Imagine a history of Baltimore with scarcely a mention of Fort McHenry, Enoch Pratt, Johns Hopkins and the Fire of 1904, but with a whole chapter on the radical seamen who worked the city's waterfront in the 1930s, and another on the canning industry in Fells Point at the turn of the century. Instead of lauding the B&O Railroad, one of the pillars of the city's and state's history, the book harshly criticizes the railroad's policies toward workers that led to the famous strike of 1877 at Camden Yards:
"Safety conditions on the B&O were woefully inadequate. The job of brakeman, for example, posed danger to life and limb. A worker running along the roof of a freight train in order to turn the brakes, car by car, might find his life suddenly ended by a low bridge, or he might catch his foot in a switch frog or in the open rail end of a switch and be drawn into the turning wheels of the train. So difficult were the link and pin couplings between cars that a brakeman was considered either exceptionally skillful or extremely lucky to keep both hands and all ten fingers for very long."
Those words about workingmen come from "The Baltimore Book: New Views of Local History," which will be published in the next few weeks by Temple University Press. A collaboration of 12 local writers and historians, "The Baltimore Book" is a pointed attempt to present a side of the city that the book's editors say has been all but ignored.
"Until recently, Baltimore has been a blue-collar city, a city of many laboring women and men and the few for whom they labored," the editors write in the book's introduction. "Yet, with some welcome exceptions, its official history has been one of patriotism, war, and a few powerful white men."
"We want to make the people of Baltimore more aware of aspects of history that are not talked about as much -- ordinary people, working people," said Linda Zeidman, 46, a professor of history and economics at Essex Community College who is one of the book's three editors. "This book will fill in gaps of the historical record."
These "ordinary people" written about in "The Baltimore Book" include not only the cannery workers and the seamen, but also steelworkers in Sparrows Point, Dundalk and Highlandtown, mill workers in Hampden-Woodberry, workers in the clothing industry and blacks in West Baltimore.
"The Baltimore Book" provides a graphic, at times chilling, portrait of working and living conditions for generations of poor and working-class Baltimoreans.
In a chapter on working-class Fells Point, Linda Shopes, another editor of the book, writes:
"Poorly paid for their labors, with few other choices, and anxious to save for a better future, these Polish immigrants frequently crowded into unsafe, unhealthy houses. According to a 1907 housing investigation of a predominantly Polish block bounded by Broadway, Thames, Caroline and Lancaster streets, three or four households lived in houses intended for one family. Apartments were badly in need of major repairs, poorly lit, and inadequately ventilated and had no indoor water or toilets. 'An eight-room house contained seven families comprising thirty-six persons,' the study reported."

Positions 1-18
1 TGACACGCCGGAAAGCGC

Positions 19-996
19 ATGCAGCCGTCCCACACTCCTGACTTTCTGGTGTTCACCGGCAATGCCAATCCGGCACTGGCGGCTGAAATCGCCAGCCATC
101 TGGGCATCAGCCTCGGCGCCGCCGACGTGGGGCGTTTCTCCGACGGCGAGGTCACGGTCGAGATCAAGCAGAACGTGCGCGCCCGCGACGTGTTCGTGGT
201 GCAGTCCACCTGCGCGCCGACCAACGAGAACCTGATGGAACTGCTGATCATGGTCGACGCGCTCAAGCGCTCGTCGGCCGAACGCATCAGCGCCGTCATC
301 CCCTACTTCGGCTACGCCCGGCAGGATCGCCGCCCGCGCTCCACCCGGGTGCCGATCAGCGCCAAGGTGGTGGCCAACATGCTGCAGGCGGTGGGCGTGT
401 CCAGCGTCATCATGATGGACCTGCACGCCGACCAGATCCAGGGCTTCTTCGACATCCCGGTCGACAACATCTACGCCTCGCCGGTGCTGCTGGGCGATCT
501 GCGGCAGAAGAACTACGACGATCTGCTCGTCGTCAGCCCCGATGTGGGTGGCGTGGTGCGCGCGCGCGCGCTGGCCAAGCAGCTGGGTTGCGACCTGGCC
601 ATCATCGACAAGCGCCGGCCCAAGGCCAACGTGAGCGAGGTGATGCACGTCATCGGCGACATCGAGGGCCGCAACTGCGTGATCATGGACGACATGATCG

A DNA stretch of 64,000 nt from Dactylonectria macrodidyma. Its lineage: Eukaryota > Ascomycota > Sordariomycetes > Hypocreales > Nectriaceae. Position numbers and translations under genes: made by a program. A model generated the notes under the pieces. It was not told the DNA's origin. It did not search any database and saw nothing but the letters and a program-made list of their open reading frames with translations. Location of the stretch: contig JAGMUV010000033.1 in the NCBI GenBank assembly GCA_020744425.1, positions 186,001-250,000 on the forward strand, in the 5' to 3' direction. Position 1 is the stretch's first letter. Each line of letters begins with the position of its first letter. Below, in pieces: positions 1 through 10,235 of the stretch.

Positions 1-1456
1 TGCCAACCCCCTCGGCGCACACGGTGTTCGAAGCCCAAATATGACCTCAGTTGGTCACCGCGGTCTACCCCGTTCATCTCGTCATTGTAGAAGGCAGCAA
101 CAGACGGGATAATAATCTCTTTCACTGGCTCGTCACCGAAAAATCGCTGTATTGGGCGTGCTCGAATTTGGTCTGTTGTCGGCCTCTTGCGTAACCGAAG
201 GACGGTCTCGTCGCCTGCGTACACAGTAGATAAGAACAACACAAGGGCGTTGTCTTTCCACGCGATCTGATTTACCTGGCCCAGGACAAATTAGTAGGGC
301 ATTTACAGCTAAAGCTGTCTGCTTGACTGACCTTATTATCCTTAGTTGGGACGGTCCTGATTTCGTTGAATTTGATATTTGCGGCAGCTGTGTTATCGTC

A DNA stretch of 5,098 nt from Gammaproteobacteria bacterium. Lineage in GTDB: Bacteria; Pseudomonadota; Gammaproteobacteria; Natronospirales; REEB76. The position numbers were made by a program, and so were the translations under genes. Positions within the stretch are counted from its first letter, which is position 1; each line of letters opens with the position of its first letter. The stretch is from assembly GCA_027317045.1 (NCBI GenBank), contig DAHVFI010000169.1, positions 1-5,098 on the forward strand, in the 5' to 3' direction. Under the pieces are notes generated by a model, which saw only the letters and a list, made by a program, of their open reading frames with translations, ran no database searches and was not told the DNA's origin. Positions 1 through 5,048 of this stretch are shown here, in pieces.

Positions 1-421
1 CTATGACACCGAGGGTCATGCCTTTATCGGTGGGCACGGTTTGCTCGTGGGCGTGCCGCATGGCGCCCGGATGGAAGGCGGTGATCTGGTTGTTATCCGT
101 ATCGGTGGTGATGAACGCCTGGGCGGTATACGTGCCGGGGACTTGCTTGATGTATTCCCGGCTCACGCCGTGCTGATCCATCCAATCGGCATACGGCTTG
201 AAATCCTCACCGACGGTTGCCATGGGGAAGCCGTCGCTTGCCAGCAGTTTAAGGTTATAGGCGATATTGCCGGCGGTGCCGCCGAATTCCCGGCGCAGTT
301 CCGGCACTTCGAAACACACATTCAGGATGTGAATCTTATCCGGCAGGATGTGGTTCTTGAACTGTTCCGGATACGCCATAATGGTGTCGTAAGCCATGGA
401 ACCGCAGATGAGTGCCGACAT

Robert J. Brugger, editor of Maryland Historical Magazine and author of the respected state history "Maryland: a Middle Temperament, 1634-1980," got an advance look at "The Baltimore Book" and liked what he saw.
"Historians of the city and Maryland, and indeed of any American city or state, for many years looked mostly at the experiences of the movers and shakers -- the people who ran the banks, institutions, the shipping firms and so forth," Mr. Brugger said.
"But it's important that we also take that view from 'the bottom up.' The book provides a corrective to old-fashioned history by telling us about ethnic groups that hadn't been written about much before."
The editors see "The Baltimore Book" not only as a history book but a guidebook, complete with maps and suggested tours. And, in fact, the book had its beginning in the People's History Tour of Baltimore, a decidedly different tour of the city that Ms. Zeidman and others began offering on an intermittent basis in 1982.
The tour organizers shared an interest in history from a leftist or radical perspective, and the sites they chose included many written about in the book: Camden Station, Sparrows Point, Hampden-Woodberry. The tours proved so popular that the organizers felt overwhelmed.
"We tried at first to train other people to run bus tours, but that didn't work too well," said Elizabeth Fee, 44, an editor of "The Baltimore Book" who is an associate professor in the Johns Hopkins University School of Hygiene and Public Health. "We decided to write down information so people could take their own tour. We thought of it first as a small booklet. Then it became a large, sort of glamorous book."
Contributors were solicited among friends and professional acquaintances, and the chapters have an evident point of view.